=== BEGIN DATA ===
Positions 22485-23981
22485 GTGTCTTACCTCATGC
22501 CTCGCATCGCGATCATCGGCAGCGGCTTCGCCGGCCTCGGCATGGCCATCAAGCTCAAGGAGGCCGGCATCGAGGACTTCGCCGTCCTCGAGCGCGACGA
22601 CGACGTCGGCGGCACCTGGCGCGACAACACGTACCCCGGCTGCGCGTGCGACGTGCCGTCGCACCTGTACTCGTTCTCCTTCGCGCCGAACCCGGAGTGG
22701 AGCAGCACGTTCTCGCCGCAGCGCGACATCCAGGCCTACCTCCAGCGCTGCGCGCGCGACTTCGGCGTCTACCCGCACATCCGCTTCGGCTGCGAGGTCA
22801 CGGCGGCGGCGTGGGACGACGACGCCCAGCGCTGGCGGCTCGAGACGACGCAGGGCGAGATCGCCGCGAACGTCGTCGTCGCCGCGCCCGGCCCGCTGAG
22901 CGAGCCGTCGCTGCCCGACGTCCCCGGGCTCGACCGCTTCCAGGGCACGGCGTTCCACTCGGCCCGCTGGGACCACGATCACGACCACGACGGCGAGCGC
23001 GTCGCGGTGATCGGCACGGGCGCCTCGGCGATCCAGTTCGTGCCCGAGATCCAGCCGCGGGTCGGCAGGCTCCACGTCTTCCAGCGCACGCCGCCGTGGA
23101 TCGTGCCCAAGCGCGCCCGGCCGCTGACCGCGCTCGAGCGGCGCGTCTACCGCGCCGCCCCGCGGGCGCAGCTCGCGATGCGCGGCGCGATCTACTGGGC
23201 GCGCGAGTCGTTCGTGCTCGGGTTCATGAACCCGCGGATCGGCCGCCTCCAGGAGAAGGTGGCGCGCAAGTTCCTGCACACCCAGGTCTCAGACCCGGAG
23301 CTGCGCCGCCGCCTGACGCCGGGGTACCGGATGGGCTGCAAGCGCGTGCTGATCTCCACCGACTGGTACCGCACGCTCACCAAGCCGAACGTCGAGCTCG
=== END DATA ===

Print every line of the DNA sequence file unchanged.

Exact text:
Positions 22485-23981
22485 GTGTCTTACCTCATGC
22501 CTCGCATCGCGATCATCGGCAGCGGCTTCGCCGGCCTCGGCATGGCCATCAAGCTCAAGGAGGCCGGCATCGAGGACTTCGCCGTCCTCGAGCGCGACGA
22601 CGACGTCGGCGGCACCTGGCGCGACAACACGTACCCCGGCTGCGCGTGCGACGTGCCGTCGCACCTGTACTCGTTCTCCTTCGCGCCGAACCCGGAGTGG
22701 AGCAGCACGTTCTCGCCGCAGCGCGACATCCAGGCCTACCTCCAGCGCTGCGCGCGCGACTTCGGCGTCTACCCGCACATCCGCTTCGGCTGCGAGGTCA
22801 CGGCGGCGGCGTGGGACGACGACGCCCAGCGCTGGCGGCTCGAGACGACGCAGGGCGAGATCGCCGCGAACGTCGTCGTCGCCGCGCCCGGCCCGCTGAG
22901 CGAGCCGTCGCTGCCCGACGTCCCCGGGCTCGACCGCTTCCAGGGCACGGCGTTCCACTCGGCCCGCTGGGACCACGATCACGACCACGACGGCGAGCGC
23001 GTCGCGGTGATCGGCACGGGCGCCTCGGCGATCCAGTTCGTGCCCGAGATCCAGCCGCGGGTCGGCAGGCTCCACGTCTTCCAGCGCACGCCGCCGTGGA
23101 TCGTGCCCAAGCGCGCCCGGCCGCTGACCGCGCTCGAGCGGCGCGTCTACCGCGCCGCCCCGCGGGCGCAGCTCGCGATGCGCGGCGCGATCTACTGGGC
23201 GCGCGAGTCGTTCGTGCTCGGGTTCATGAACCCGCGGATCGGCCGCCTCCAGGAGAAGGTGGCGCGCAAGTTCCTGCACACCCAGGTCTCAGACCCGGAG
23301 CTGCGCCGCCGCCTGACGCCGGGGTACCGGATGGGCTGCAAGCGCGTGCTGATCTCCACCGACTGGTACCGCACGCTCACCAAGCCGAACGTCGAGCTCG